According to NASA scientists, 2011 demonstrated a continuing strong trend linked to greenhouse gases.  NASA noted that the current warmer temperatures are primarily sustained by increased concentrations of greenhouse gases in the atmosphere, especially carbon dioxide. Carbon dioxide is created by a variety of human activities, such as coal-fired power plants to fossil-fueled vehicles to human breath.  At present, levels of carbon dioxide in the atmosphere exceed 390 parts per million (ppm), compared with 285 ppm in 1880 and 315 by 1960, according to NASA.

Writing in The Atlantic, Rebecca J. Rosen says that “In 1880, when the study’s temperature record-keeping begins, the concentration of carbon dioxide was 285 parts per million. Today it is more than 390 parts per million and rapidly rising. Many top climate scientists, including NASA’s James Hansen, have argued that a level not exceeding 350 parts per million is necessary ‘if humanity wishes to preserve a planet similar to that on which civilization developed and to which life on Earth is adapted.’”

Temperatures Rising in America’s Freshwater Lakes

Wednesday, August 10th, 2011

The waters of the Great Lakes are warmer than usual this year, prompting scientists to worry that this may not be a good thing.  All five Great Lakes have been at or near record-high temperatures compared with the 30 years when such measurements have been taken.  The bad news is that there’s still a month remaining before the lakes typically reach their warmest temperatures.  Jay Austin, a physics professor at the Large Lakes Observatory in Duluth, MN, says the water is warmer because last winter there was little or no ice cover to reflect sunlight.   Scientists are unsure if it’s a blip or the new normal.  A warmer Lake Superior might be a plus for the tourism industry, but it might be bad for fishing, wildlife habitat and water levels.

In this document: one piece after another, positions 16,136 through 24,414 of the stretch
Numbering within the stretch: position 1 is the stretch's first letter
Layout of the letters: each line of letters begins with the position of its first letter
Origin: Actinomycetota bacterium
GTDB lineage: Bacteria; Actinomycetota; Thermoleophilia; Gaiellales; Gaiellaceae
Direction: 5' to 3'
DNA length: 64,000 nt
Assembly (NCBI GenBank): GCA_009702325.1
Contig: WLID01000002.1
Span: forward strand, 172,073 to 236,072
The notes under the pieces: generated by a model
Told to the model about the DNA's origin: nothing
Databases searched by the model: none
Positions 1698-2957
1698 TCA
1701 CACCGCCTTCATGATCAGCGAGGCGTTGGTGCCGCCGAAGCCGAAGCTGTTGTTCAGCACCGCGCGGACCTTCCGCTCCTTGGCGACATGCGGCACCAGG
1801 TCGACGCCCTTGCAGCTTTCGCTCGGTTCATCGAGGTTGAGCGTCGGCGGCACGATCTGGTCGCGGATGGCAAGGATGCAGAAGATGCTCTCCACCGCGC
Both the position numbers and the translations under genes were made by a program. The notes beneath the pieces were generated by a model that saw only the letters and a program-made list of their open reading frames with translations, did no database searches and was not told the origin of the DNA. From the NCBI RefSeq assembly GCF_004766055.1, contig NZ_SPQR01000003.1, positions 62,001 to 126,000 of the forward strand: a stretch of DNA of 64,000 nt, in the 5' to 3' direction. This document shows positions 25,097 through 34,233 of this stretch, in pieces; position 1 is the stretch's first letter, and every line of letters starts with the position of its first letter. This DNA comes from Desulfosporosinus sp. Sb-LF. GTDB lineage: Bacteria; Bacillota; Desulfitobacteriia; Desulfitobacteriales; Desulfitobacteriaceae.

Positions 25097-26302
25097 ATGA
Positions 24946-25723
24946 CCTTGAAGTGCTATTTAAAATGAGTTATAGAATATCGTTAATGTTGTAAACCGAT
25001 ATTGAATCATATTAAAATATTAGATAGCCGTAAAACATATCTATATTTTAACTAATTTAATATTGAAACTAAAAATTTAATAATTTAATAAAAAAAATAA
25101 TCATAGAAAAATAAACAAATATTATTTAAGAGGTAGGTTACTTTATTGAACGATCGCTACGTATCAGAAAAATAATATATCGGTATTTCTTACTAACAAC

“Swimmers are enjoying it,” said Al Oleksuik, who lives near the Welland River in Chippewa.  “I notice a difference here.  (The water is 24 C). It usually doesn’t hit that until mid-August. I have a feeling we’re headed towards (26 C), which is extremely warm.”  Austin said the lake is 5 to 7 C warmer than it usually is in mid-July, while the Great Lakes in general are running 2 to 7 C warmer.  “It’s going to set records, or come close, depending on where you are,” he said.

Writing in Chimes, a publication of Grand Rapids-based Calvin College, Geneva Langeland says that “Lake Michigan is warming up?  Swimmers who brave the lake’s often frigid waters might beg to differ.  But Lake Michigan’s waves aren’t alone in their slight temperature uptick; NASA satellite data suggest that lake temperatures worldwide have risen in the last 25 years, most likely as a result of global climate change.  Phillip Schneider and Simon Hook, researchers at NASA’s Jet Propulsion Laboratory in California, departed from the typical strategy of measuring global warming trends by gauging air temperatures near Earth’s surface.  Instead, the study, published in the 2010 issue of Geophysical Research Letters, used infrared satellite imagery to track changing surface temperatures in 167 large lakes splashed across the globe — including our very own Great Lakes.  The satellite data suggest that, over the past 25 years, water temperatures in large lakes have risen between .81 and 1.8 degrees Fahrenheit per decade.  These shifting temperatures varied widely among continents and hemispheres.”